You know those little plastic microbeads (also called nurdles) that a lot of soaps have as exfoliators? Well, they’re a nigtmare on the environment. They pile up in oceans, and they resemble things that a lot of animals like to eat (like fish eggs), which means that we end up with a bunch of animals with a stomach full of plastic. The good news is that they’re going to be illegal. President Obama signed the “Microbead-Free Waters Act of 2015″ at the end of December. The bad news is that companies can keep selling their mircobead soaps until 2017 (that’s when the Microbead-Free Waters Act of 2015 law actually goes into effect). So in the meantime, make sure you’re not buying anything with plastic microbeads. If you want an exfoliating soap, look for one that uses a natural exfoliator like walnut shells. You can also use sugar or baking soda!
Plastic bags are bad news. Reusable bags are much better. But what happens when you have old plastic bags sitting around from before you switched to reusables? Or if a plastic bag blows onto your lawn? You might think you can just toss it in the recycling bin. But, surprisingly, you can’t. Or shouldn’t. When you do, the bags clog up the recycling machinery (that’s what you’re seeing in the picture). But that doesn’t mean that they’re garbage either. A lot of stores that still use plastic bags will take the plastic bags back for reuse. You can also toss them in with your reusable bags and reuse them yourself. They hold way less than most reusable bags, but they can come in handy for things that may make a mess. Like overripe berries. Or that head of lettuce that just got sprayed with the grocery store mini sprinklers and is now dripping wet. If you’re crafty, you can even crochet with those plastic bags! Cut the bags into strips, then crochet with the strips the same as if they were yarn! You can even crochet larger and heavier duty reusable bags out of those little old wimpy plastic bags. If you do a search for “plastic bag crochet,” you will find a ton of ideas and tutorials. There are also tutorials for how to make the plarn (plastic yarn). A lot of people have an intense multi-step process for it that involves folding, and measure, and cutting, and weaving, and tying to make the plarn. But I just grab a bag, start cutting a strip, and keep cutting around and around and around. Sort of like peeling an apple around and around and getting the peel to all come off in one continuous curly strip.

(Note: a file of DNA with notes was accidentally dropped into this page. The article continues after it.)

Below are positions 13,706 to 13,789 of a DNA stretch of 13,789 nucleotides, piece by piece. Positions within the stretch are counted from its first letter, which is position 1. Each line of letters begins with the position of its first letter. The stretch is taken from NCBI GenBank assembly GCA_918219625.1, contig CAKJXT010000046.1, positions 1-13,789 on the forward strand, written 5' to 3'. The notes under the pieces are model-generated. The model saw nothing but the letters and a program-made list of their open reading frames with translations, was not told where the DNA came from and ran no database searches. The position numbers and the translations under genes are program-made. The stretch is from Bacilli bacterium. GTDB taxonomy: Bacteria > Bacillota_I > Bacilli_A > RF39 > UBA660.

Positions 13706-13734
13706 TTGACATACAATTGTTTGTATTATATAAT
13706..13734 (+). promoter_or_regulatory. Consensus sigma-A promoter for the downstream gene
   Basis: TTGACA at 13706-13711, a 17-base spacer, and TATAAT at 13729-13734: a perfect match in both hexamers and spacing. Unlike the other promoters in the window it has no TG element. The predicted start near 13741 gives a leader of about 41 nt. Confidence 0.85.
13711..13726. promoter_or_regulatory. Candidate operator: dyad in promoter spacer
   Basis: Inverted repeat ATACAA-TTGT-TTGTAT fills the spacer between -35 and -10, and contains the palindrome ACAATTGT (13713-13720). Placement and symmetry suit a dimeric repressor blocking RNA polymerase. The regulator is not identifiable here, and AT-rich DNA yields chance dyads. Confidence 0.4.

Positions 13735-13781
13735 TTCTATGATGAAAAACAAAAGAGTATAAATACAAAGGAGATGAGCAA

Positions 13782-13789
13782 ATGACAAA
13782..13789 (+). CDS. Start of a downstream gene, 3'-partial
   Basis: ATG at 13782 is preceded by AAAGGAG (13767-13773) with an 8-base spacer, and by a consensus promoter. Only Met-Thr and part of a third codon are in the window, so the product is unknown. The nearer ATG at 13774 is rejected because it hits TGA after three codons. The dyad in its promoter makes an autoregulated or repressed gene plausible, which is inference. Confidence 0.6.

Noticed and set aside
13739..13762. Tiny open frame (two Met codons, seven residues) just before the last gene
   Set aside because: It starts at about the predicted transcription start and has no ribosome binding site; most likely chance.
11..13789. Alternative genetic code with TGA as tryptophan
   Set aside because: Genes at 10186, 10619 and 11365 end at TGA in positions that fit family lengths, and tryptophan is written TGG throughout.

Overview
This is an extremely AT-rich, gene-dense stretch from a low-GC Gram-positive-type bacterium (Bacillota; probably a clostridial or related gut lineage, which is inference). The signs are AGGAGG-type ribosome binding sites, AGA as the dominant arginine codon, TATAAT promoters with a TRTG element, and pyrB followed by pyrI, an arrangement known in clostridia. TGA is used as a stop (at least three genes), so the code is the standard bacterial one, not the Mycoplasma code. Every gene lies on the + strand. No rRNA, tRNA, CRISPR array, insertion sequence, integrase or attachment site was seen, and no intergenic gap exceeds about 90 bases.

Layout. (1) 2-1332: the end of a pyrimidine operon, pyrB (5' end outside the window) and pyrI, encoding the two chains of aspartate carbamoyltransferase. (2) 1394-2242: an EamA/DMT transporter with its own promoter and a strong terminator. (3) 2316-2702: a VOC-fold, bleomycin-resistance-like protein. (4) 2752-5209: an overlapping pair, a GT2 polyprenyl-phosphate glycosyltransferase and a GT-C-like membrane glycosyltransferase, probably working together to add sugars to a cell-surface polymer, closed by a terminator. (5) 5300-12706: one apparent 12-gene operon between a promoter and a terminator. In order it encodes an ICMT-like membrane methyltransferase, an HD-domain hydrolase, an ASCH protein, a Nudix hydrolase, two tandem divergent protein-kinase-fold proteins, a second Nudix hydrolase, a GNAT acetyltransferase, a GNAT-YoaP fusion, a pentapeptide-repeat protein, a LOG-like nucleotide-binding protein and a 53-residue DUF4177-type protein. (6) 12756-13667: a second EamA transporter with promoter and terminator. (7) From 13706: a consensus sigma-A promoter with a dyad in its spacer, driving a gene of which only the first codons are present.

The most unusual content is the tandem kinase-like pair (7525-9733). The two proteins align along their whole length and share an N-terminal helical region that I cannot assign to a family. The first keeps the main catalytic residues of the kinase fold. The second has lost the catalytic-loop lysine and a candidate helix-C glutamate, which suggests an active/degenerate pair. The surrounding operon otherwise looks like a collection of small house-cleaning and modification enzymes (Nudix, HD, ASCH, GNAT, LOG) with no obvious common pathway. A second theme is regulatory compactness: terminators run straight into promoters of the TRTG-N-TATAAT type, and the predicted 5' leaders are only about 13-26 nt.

Doggy Bag Treats (made by Full Circle Feed) are possibly the greenest dog treats on the market. They’re made with human grade food that was prepared for the buffet but not eaten. That’s perfectly good food that would otherwise go to a landfill simply because no one put it on their plate before the buffet closed for the day. Full Circle Feed collects that food (minus anything from the dessert table, chocolate, coffee, grapes, raisins, onions, garlic, macadamia nuts, and avocados). Then they wash the food, ground it together, mix in a little flour, and bake it. The finished treats are then packed in recycled and recyclable paper and cardboard.
The buffet food comes from central New York, the treats are made in central New York, the treats are bagged in central New York, and the idea even started in central New York. Michael Amadori came up with the idea while he was at SUNY- College of Environmental Science and Forestry in Syracuse, NY. SUNY was using leftover cafeteria food to make fish food. Michael brought home a piece of the fish food, his pug quickly ate it, and the idea was born. And after winning a “Zero-Waste Food Processing” student business competition, Full Circle Feed was born.
Full Circle Feed is also a certified member of the Green Business Network.
You can order the treats from their website. You can also see which stores carry the treats from their website. You can also find them at some events and farmer’s markets in central and western New York.
And yes, our dogs enjoyed the treats! Green thumbs up, Full Circle Feed.